firstname.lastname@example.org Abstract INTRODUCTION:
We have previously hypothesized restricted muscle blood flow during speed skating, secondary to the high intramuscular forces intrinsic to the unique posture assumed by speed skaters and to the prolonged duty cycle of the skating stroke.
To test this hypothesis, we studied speed skaters (N = 10) during submaximal and maximal cycling and in-line skating, in both low (knee angle = 107 degrees) and high (knee angle = 112 degrees) skating positions (CE vs SkL vs SkH). Supportive experiments evaluated muscle desaturation and lactate accumulation during on-ice speed skating and muscle desaturation during static exercise at different joint positions.
Consistent with the hypothesis were reductions during skating in VO2peak (4.28 vs 3.83 vs 4.26 L x min(-1)), the VO2 at 4 mmol x L(-1) blood lactate (3.38 vs 1.93 vs 3.31 L x min(-1)), and cardiac output during maximal exercise (33.2 vs 25.3 vs 25.6 L x min(-1)). The reduction in maximal cardiac output was not attributable to differences in HRmax (197 vs 192 vs 193 b x min(-1)) but to a reduction in SVmax (172 vs 135 vs 134 mL x beat(-1)). The reduction in SV appeared to be related to an increased calculated systemic vascular resistance (354 vs 483 vs 453 dynes x s(-1) x cm(-1)). During maximal skating there was also a greater % O2 desaturation of the vastus lateralis based on near infrared spectrophotometry (50.3 vs 74.9 vs 60.4% of maximal desaturation during cuff ischemia). The results were supported by greater desaturation with smaller knee angles during static exercise and by greater desaturation and accelerated blood lactate accumulation during on-ice speed skating in the low vs high position. The results of this study support the hypothesis that physiological responses during speed skating are dominated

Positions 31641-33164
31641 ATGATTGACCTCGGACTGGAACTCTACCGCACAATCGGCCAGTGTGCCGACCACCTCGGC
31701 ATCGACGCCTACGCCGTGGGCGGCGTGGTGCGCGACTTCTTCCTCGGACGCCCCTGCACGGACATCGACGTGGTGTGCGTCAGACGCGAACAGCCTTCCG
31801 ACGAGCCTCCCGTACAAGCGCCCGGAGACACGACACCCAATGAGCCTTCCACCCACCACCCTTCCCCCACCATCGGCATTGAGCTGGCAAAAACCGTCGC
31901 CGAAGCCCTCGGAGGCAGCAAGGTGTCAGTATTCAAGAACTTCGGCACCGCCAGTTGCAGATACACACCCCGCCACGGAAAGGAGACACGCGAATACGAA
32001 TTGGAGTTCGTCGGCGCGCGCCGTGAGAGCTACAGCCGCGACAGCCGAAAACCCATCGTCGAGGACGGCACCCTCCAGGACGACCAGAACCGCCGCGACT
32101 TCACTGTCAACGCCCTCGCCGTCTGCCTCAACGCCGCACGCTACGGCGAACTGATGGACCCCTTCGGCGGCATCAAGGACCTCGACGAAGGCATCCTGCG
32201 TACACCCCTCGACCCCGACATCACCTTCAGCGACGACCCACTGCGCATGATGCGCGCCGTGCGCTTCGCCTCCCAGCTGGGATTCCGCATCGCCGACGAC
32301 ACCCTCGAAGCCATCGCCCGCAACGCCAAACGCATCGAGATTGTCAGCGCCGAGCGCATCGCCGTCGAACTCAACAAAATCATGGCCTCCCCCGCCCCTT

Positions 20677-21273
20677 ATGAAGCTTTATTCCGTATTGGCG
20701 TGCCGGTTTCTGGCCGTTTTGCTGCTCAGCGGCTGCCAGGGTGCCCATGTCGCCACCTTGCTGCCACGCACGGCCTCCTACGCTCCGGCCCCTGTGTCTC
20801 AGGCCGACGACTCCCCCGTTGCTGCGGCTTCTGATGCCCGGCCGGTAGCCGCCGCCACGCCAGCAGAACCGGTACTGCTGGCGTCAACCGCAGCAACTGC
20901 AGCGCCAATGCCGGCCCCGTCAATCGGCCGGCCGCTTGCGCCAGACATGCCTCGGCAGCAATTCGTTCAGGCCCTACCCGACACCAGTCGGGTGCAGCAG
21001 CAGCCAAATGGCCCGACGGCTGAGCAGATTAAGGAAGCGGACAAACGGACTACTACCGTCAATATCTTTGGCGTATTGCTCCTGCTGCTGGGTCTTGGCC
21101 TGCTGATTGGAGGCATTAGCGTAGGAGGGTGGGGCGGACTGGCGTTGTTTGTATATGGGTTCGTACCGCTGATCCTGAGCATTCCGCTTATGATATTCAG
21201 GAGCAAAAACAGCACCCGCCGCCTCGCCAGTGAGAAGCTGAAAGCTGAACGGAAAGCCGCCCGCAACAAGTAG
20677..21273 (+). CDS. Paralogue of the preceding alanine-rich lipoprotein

by restriction of blood flow, attributable either to high intramuscular forces, the long duty cycle of the skating stroke, or both.